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Like the first bird, we have gradually acclimated ourselves to the culture of money, the idolatry of money. Our commitment to greed has only gradually become toxic. We are so severely accommodated to our culture we are incapable of seeing our own complicity in greed.

Passover offers us freedom from the Market God, the Money God, the all-powerful driver of all that matters in America. In the Passover, there’s the seed of God’s economic salvation for all. Let me read it to you one more time in case you missed it: Each household is to take a lamb for each family, a lamb for each household. If a household is too small for a whole lamb, it shall join its closest neighbor in obtaining one; the lamb shall be divided in proportion to the number of people who eat of it. In other words, everyone gets a piece of lamb. No one goes hungry. Do you see that in the end all that counts is the human infrastructure? Not economic growth, not better buildings, not higher profits, not accumulated wealth, but an infrastructure that delivers food, shelter, and clothing to all in fair ways. The God of the Bible so wants human community to work right here. This is not socialism or liberalism. This is humanism; this is being a good neighbor. Last week, I said that if the gospel is not social it is not a gospel. Now, I say unto you, that if the gospel is not economic it is not a gospel.

We have to leave the Market God. We can’t seem to grasp that poverty is one of the results of capitalism. Of course, capitalism is the best economic system in the world, but it is flawed. I am not attempting to undo capitalism, I’m trying to just get you to admit that it is not perfect. Capitalism was conceived by the Almighty Market God, born of the Virgin Money, prospered in the US of A, was stricken with sickness in the 30’s, but raised from the dead, and has come again in all its former glory to make us richer and richer and richer. When we are convinced that capitalism can do no wrong, we have made a grave theological mistake. Look, we believe that all have sinned, that our institutions are operated by sinners, but yet we act as if there is absolutely no evil or wickedness in our greed-infested economic system that sometimes lies, cheats, and steals in the name of the bottom line. Do we have the courage to put on our sandals, grab the walking stick, get a lamb wrap, and hit the road to economic justice? Have we the integrity to throw a rope around the statues to the Money God and topple them like Saddam Hussein or Robert Lee?

Americans have forgotten that a city depends upon a neighbor covenant, a social contract, that we are bound together in a common destiny. We need a Passover. The things that matter can’t be privatized. The corporations can’t save us, not even Amazon’s proposed new headquarters with 50,000 jobs for a lucky city. The corporations can’t save us. Corporations will leave you for a bigger tax break. They will go to Ireland or Outer Siberia to make a few extra bucks. They will even sneak out of town by night. Isaiah says, “Is not this the fast that I choose? Is it not to share your bread with the hungry, and bring the homeless poor into your house; when you see the naked, to cover them, and not to hide yourself from your own kin?” (58:6-7).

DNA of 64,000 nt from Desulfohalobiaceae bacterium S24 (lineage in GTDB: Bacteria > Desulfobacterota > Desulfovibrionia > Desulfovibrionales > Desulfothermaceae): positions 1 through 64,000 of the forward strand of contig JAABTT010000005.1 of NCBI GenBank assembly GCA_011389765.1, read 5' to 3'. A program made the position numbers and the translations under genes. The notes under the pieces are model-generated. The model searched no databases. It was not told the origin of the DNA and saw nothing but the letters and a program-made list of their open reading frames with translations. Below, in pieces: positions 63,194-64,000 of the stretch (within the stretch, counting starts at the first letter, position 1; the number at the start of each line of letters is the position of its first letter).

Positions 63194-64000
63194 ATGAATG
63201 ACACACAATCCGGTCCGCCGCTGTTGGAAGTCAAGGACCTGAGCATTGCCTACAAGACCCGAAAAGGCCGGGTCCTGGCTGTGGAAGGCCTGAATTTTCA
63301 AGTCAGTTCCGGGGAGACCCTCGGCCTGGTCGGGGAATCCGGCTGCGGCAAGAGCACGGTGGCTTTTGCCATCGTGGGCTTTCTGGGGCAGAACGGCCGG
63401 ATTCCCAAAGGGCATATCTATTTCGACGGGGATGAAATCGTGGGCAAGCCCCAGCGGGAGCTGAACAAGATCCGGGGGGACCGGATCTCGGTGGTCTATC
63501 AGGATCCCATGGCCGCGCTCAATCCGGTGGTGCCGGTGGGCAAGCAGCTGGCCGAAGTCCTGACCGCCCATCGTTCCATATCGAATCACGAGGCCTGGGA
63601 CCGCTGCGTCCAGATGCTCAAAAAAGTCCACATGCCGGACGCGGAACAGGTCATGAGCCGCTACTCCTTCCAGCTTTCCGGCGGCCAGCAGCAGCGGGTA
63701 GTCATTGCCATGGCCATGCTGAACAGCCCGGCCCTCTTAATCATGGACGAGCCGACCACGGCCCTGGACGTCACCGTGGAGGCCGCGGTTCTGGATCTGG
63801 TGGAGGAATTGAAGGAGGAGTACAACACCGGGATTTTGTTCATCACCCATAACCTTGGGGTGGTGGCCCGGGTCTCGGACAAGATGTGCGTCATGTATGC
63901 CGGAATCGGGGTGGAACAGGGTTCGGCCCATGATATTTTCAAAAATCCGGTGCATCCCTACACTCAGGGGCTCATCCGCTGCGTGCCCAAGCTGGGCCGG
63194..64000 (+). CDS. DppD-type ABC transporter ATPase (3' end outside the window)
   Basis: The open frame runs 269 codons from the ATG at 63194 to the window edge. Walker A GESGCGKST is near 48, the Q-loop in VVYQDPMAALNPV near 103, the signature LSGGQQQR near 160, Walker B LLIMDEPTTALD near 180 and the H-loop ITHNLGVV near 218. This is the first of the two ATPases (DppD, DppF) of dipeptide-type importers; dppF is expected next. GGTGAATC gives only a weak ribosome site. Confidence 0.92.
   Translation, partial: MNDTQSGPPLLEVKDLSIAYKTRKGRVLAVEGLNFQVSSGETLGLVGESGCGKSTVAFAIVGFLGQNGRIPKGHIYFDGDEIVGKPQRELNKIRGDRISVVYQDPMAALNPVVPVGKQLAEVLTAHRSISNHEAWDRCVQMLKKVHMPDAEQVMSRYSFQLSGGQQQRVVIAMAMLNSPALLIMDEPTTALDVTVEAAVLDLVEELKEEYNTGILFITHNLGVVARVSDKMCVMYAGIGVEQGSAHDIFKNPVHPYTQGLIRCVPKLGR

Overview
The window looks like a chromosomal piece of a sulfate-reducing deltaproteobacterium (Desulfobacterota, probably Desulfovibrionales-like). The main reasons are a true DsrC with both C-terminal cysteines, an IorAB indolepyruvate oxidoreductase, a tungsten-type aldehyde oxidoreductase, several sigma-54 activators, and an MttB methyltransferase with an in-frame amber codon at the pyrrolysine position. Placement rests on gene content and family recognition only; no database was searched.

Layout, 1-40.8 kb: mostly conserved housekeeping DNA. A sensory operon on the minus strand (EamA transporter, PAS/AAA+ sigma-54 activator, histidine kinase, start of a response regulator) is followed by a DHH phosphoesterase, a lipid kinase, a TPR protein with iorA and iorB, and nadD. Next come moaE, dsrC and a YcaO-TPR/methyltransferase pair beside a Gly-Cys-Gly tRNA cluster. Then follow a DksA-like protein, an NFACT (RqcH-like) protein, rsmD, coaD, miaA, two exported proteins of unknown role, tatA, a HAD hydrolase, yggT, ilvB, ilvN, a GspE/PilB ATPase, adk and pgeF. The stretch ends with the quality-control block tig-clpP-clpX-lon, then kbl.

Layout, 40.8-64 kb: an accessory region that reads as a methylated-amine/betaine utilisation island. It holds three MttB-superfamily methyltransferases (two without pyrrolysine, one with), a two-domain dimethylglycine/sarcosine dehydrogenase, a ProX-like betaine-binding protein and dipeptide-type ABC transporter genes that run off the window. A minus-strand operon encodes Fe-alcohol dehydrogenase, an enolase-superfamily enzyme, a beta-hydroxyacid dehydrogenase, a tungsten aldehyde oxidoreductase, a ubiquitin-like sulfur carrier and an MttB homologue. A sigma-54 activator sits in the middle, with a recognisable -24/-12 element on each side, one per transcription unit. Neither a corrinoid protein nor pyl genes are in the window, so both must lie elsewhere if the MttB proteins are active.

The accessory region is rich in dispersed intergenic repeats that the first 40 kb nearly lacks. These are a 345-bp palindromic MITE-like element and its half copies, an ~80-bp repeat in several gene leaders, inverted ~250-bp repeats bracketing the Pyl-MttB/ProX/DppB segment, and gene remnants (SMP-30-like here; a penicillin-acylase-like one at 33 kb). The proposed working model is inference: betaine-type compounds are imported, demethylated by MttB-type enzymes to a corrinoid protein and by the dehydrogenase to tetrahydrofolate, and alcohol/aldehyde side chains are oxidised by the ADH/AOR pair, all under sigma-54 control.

The images of a people geared to go, a people on the move, a people ready to serve are vivid and lasting: Sandals, walking stick, and a lamb chop. In the New Testament, the loving Father commanded servants to get the ring, the robe, the shoes, and the fatted calf for the prodigal son so that he could once again take on the responsibility of being a faithful son. Then in the Last Supper, Jesus gave us bread and wine.

So what do you say? Are we ready for a Passover experience? Are we ready to hear and heed the Word of God about economic justice? Are we prepared to throw off the shackles of slavery to the Market God and its greed? Are we going to enact economic justice for the poor in our public, national economic policies? I can see it coming. A Passover for America. A holy meal, a holy history, a people of justice and righteousness.

America! America! God shed his grace on thee, and crown thy good with brotherhood from sea to shining sea.

America! America! May God thy gold refine, till all success be nobleness, and ev’ry gain divine.

America! America! God mend thine ev’ry flaw, confirm thy soul in self-control, thy liberty in law.